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Richard Nixon, thou shouldst be living at this hour!

by James Bowman

Posted: Oct 30, 2015 10:45 AM


It’s unlikely to make much difference in the long run, but the controversy over Hillary Clinton’s characterization of the Defense of Marriage Act, signed by her husband as President back in the days when the Defense of Marriage was politically popular and therefore not the act of a bigot, tells us something interesting about what seems to me to be the central contradiction of progressivism. “I think what my husband believed,” said Mrs. Clinton, “is that there was enough political momentum to amend the Constitution of the United States of America and that there had to be some way to stop that. . . . In a lot of ways, DOMA was a line that was drawn that was to prevent going further.”

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Curing cancer would seem easy by comparison

by James Bowman

Posted: Oct 22, 2015 02:35 PM

A young Joe Biden with then-President Jimmy Carter, via


The most interesting thing about Joe Biden’s non-campaign speech yesterday was not so much its criticism of Hillary Clinton—who, however, was not named—as what he chose to criticize her for, which was her identifying the Republicans in last week’s Democratic debate as “enemies” she was proud to have made. The Vice President said:

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The Pope heeds the media’s warning

by James Bowman

Posted: Oct 06, 2015 02:39 PM

Kim Davis, via


The mighty media scandal machine has another triumph to celebrate as the Vatican, according to The Washington Post and The New York Times, has effectively acknowledged guilt in the meeting last week between the pope and Kim Davis by disavowing any support for Ms. Davis’s quixotic refusal to issue marriage licenses to same-sex couples in Rowan County, Kentucky. It was the papal nuncio in Washington who arranged the meeting, the Vatican spokesman now says. It was just one of many with lots of different people “due to the pope’s characteristic kindness and availability.” In other words, as the Times put it: “On Friday, the Vatican appeared to be distancing itself from Ms. Davis’s camp.”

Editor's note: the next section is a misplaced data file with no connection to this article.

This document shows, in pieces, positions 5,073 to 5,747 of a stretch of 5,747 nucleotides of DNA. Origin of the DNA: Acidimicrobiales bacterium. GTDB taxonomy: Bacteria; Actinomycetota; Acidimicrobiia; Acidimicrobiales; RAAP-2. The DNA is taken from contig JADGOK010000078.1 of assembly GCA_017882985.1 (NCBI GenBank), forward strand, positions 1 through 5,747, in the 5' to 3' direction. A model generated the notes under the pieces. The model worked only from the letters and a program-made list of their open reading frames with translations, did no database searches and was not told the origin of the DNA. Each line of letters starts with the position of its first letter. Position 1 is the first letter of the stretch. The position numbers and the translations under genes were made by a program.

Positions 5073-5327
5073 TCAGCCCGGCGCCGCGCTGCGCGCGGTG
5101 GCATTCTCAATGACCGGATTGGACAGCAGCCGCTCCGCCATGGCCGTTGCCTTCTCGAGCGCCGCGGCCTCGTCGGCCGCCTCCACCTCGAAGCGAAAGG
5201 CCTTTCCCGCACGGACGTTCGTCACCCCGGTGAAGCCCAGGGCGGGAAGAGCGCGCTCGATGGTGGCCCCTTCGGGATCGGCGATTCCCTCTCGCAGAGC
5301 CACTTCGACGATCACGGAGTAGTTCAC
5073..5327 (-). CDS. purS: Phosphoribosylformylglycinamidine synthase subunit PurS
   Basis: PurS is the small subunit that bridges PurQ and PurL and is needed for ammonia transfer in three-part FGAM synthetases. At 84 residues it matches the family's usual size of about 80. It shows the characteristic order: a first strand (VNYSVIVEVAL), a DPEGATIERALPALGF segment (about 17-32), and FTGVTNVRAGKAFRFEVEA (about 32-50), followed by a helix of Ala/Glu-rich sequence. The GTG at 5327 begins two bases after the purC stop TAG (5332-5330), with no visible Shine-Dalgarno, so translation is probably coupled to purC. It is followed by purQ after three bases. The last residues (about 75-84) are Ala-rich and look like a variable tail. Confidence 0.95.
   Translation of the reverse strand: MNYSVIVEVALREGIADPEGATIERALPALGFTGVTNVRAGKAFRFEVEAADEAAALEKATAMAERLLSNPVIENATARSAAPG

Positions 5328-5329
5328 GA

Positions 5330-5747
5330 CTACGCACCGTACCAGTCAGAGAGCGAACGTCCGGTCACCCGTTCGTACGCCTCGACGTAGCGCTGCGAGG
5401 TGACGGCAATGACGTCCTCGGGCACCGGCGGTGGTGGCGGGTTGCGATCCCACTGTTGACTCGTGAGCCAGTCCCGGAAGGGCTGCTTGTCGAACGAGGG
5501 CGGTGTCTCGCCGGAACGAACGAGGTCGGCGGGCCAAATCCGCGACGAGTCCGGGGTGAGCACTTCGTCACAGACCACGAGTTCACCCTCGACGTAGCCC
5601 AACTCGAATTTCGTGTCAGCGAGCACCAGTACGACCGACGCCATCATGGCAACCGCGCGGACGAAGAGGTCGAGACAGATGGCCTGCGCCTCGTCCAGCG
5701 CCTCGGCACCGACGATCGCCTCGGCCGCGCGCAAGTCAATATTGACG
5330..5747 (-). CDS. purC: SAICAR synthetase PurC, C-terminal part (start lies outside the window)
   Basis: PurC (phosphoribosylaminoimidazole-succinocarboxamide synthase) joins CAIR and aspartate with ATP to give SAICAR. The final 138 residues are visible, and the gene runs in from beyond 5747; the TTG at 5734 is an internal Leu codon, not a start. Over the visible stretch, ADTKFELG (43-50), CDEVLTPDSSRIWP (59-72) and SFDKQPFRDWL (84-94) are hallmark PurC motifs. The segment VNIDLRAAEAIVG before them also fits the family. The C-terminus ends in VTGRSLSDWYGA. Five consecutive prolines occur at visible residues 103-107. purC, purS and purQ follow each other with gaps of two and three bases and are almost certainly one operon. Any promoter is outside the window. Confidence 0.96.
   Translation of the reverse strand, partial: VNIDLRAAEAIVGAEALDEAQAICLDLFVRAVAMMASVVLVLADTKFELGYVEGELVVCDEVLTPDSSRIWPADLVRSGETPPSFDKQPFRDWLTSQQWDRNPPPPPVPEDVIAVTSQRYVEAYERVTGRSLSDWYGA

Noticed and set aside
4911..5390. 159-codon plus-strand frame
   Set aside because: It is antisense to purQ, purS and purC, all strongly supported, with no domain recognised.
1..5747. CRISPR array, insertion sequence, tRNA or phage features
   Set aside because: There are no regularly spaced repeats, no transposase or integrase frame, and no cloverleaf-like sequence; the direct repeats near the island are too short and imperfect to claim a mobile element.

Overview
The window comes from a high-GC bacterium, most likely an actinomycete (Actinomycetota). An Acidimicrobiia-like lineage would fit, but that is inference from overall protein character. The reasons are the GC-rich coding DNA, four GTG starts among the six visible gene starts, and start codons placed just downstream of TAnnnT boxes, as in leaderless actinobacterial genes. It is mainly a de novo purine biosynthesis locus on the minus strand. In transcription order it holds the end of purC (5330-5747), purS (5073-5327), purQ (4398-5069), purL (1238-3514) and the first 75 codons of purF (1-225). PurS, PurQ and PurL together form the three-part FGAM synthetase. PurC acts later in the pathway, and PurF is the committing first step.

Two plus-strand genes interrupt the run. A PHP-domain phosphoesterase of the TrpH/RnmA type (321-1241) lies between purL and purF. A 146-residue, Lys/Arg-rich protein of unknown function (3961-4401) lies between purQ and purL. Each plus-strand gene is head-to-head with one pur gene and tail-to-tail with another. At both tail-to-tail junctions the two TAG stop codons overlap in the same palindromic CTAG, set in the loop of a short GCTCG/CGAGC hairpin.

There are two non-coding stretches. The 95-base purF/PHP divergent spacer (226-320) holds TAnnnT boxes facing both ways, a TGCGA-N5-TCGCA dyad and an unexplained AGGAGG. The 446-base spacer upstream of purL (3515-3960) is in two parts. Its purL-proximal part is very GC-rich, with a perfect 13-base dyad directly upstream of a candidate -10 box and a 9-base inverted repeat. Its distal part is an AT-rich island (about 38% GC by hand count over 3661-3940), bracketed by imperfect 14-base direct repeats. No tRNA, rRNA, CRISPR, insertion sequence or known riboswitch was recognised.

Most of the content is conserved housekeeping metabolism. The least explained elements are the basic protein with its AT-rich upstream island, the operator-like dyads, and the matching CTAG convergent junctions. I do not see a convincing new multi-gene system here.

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Bard News

by James Bowman

Posted: Sep 30, 2015 02:18 PM

Professor John McWhorter, via


He’s at it again. The Wall Street Journal at the weekend ran another piece by Professor John McWhorter of Columbia heralding the increasingly common theatrical practice of translating the plays of Shakespeare into simpler, more contemporary language in order to facilitate comprehension. Or at least what audiences wishing to be spared the trouble of understanding what Shakespeare actually wrote believe is comprehension. It is Dr. McWhorter’s purpose to flatter that belief and to reassure those who want Shakespeare without difficulty, Shakespeare pre-digested for easy swallowing, that they are quite right to do so.

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Authentic trumps rude

by James Bowman

Posted: Sep 21, 2015 10:27 AM

Donald Trump's Star on the Hollywood Walk of Fame via


The invitation list to the White House for the welcoming ceremony ostensibly in honor of the Pope’s visit to America this week is yet another example, if one were needed, of the breakdown of civility in America. Or rather, it was not so much the invitations to avowed opponents of the Church’s doctrine and teachings as the assumption on President Obama’s part that neither he nor his party would pay any political price for such rudeness to a guest and a respected figure in an even more respected office who is also a foreign head of state. One must suppose him right in this assumption, too, in the absence of any reproof to his bad manners from anyone not already numbered among the President’s political enemies. The Vatican itself, though unofficially and anonymously expressing a certain chagrin at the Pope’s treatment, has not so far shown any disposition to lodge an official protest.

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About ArmaVirumque


( AHR-mah wih-ROOM-kweh)


In the Aeneid, the Roman poet Virgil sang of "arms and a man" (Arma virumque cano). Month in and month out, The New Criterion expounds with great clarity and wit on the art, culture, and political controversies of our times. With postings of reviews, essays, links, recs, and news, Armavirumque seeks to continue this mission in accordance with the timetable of the digital age.